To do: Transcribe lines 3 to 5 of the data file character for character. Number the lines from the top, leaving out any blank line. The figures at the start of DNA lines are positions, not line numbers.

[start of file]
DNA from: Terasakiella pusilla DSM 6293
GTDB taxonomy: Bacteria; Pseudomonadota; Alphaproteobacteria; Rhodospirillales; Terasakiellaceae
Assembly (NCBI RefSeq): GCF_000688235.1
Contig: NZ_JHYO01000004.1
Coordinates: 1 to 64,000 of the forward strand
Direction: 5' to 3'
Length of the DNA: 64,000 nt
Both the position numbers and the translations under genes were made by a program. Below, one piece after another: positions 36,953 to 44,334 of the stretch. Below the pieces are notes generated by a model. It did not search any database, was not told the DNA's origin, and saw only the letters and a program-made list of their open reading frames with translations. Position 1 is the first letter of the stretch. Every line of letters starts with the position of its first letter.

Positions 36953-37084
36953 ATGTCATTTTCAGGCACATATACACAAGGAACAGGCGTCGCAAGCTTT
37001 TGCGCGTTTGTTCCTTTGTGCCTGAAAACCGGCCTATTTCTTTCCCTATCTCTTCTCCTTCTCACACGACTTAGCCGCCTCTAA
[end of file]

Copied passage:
Assembly (NCBI RefSeq): GCF_000688235.1
Contig: NZ_JHYO01000004.1
Coordinates: 1 to 64,000 of the forward strand